Student loans are a drag on millennial workers. More than 40 million Americans, including millennials as well as members of other generations, have some kind of student debt. New college grads have an average of $35,000 in student loans. As employers look to attract and retain top talent, some companies, including CommonBond, offer student loan repayment benefits.
Fast Company has hypothesized that student loan repayment benefits may become the "new 401(k)." That makes sense. Seventy-five percent of student loan borrowers said they would like to work for a company that offered a student loan repayment benefit, according to a July 2015 survey from Iontuition. Nearly half of those borrowers (49%) said they would prefer student loan payments benefits over a 401(k) plan.
But student loan repayment benefits haven't caught on as much as 401(k)s just yet. Here's why:
Awareness of student loan repayment benefits among employers is still low.
Only 3% of midsize and large companies offer student loan repayment benefits, according to the latest survey from the Society of Human Resource Management. Meanwhile, 8 in 10 workers have access to an employer-sponsored retirement plan, such as a 401(k), at their workplace.
Student loan repayment benefits don't enjoy the same tax treatment as 401(k) contributions.
Employees who receive student loan repayment benefits from employers have those benefits taxed as ordinary income. Most workers will automatically have taxes taken out of their student loan repayment benefits by payroll processors. So you usually don't have to worry about owing any taxes if you receive student loan repayment benefits. But if you receive $100 a month in student loan repayment benefits, less than $75 a month goes toward your student loans if you're in the 25% federal tax bracket because federal, state and local taxes. It's still free money from your employer, which is great, especially for young graduates where every dollar makes a huge impact on their budgets. It's a different story with 401(k) contributions. Employees do not pay taxes on employer contributions to their 401(k) accounts and that money grows tax-free until it is withdrawn from those retirement accounts. Plus, the employer gets a tax deduction for its 401(k) matching contributions.
Employers are more focused on helping employees retire than repay their student loans.
But student debt repayment and retirement savings are interrelated needs. A person with $30,000 in student loans could lose an estimated $325,000 in retirement savings compared with a person who graduated college debt-free, according to estimates from the LIMRA Secure Retirement Institute. So paying down student debt faster ultimately enables employees to save more for retirement over time.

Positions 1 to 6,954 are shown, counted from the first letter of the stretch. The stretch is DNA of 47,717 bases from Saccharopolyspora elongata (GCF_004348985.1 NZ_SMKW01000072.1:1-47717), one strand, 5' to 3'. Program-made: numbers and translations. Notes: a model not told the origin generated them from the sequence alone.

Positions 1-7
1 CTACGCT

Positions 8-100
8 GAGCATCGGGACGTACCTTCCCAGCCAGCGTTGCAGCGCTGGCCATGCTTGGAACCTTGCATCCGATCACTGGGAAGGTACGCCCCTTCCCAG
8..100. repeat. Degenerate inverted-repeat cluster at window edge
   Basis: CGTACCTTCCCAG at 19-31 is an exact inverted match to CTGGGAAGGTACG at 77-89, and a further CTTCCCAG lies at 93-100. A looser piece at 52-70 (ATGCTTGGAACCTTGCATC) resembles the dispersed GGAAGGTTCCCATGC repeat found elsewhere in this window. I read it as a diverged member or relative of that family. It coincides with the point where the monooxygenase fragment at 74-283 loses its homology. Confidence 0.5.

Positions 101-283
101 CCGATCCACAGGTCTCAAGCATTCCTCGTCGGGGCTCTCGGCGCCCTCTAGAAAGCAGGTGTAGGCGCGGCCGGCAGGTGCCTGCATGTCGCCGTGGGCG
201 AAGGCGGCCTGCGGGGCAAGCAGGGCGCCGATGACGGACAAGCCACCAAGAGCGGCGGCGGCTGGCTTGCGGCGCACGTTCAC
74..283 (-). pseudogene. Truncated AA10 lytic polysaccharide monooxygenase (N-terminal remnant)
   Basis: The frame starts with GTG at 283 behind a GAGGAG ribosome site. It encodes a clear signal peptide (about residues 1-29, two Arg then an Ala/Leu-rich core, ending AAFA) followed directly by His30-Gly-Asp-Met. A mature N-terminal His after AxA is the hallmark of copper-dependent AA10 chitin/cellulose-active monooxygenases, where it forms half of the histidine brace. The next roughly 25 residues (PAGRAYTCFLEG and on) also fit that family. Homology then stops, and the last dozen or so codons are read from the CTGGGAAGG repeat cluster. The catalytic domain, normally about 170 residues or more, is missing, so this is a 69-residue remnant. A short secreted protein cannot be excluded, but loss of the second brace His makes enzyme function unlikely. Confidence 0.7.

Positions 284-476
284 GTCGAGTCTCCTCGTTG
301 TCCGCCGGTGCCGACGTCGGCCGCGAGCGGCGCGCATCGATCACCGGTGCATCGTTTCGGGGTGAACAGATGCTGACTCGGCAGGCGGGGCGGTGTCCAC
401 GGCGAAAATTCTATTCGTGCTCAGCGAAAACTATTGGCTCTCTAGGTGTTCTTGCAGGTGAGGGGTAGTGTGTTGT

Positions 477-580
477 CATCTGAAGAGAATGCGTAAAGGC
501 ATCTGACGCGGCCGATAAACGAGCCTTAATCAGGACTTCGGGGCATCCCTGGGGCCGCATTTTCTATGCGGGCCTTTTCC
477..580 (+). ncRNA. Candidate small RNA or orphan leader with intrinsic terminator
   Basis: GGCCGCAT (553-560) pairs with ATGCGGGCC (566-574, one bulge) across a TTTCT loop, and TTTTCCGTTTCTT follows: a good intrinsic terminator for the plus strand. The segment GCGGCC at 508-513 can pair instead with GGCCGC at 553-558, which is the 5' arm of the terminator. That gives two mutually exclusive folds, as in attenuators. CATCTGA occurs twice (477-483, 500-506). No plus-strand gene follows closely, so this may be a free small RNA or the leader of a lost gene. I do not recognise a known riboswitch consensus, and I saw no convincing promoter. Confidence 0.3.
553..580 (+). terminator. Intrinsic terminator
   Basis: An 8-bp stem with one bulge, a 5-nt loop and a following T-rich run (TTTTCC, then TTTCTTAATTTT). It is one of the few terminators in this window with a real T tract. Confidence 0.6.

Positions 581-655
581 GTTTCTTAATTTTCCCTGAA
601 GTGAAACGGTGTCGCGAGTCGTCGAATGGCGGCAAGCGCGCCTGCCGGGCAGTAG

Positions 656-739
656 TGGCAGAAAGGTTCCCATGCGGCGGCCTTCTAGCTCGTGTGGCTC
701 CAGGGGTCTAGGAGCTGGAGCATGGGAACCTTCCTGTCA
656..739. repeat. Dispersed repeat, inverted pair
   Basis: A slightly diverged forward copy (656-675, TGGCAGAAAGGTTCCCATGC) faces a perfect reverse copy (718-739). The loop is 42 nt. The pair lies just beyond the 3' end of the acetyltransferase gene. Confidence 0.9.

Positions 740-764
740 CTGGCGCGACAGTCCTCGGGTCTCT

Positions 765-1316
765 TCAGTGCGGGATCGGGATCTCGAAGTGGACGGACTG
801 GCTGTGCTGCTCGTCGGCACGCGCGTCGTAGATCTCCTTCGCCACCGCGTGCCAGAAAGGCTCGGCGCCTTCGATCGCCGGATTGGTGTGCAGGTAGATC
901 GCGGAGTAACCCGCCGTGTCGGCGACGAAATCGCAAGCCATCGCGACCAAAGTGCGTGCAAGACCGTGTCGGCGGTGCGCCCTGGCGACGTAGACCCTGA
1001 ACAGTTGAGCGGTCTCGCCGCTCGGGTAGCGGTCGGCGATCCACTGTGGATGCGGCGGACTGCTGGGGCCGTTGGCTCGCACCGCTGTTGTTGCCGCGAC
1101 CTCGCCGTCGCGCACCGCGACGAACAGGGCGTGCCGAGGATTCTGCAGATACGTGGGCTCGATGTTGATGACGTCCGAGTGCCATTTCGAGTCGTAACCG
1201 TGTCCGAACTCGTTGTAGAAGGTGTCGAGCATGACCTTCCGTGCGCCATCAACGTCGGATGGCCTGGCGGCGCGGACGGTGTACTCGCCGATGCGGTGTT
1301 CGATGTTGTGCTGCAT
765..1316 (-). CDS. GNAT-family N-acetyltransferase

Things are changing though to make student loan repayment benefits more attractive to employers:
Some high-profile companies have adopted student loan repayment benefits to attract millennials.
In September, PwC became the first Big Four accounting firm to announce that it will offer student loan repayment benefits to its employees this year. "We know through listening to our employees that student loan debt impacts their daily lives and decisions," wrote Robert Moritz, PwC's U.S. chairman. He notes that employers are "competing for the best talent, and in most cases, the cost of hiring and onboarding a new employee is much higher than the cost of retaining one." Student loan repayment benefits could make more financial sense for employers as the race for top talent heats up.
The tax treatment of student loan repayment benefits may improve soon.
At least one lawmaker wants to change how student loan repayment benefits are taxed. Austin Scott (R-GA) recently introduced the "Student Tax Affordability and Relief Act" in the House of Representatives. The bill, H.R. 4363, would provide a gross income exclusion for employers that offer student loan repayment benefits. Under the proposal, employers could provide "qualified student loan payment assistance" up to $10,000 per employee and receive a tax break similar to the employer match for 401(k) contributions.
High levels of student loan debt are not going away anytime soon.
America collectively has more than $1.3 trillion in student loan debt. MarketWatch estimates that the level of American's student loan debt grows $2,726 every second. The growth in the cost of college education continues to outpace overall inflation. Millennial workers will need to help to handle this enormous debt load and are likely to prefer employers who can offer assistance to help them with their student loans.
It's early days for student loan repayment benefits. It took years before the 401(k) gained critical mass among employers. Student loan repayment benefits may yet become just as common as the 401(k).
A version of this article was originally published on Forbes.com.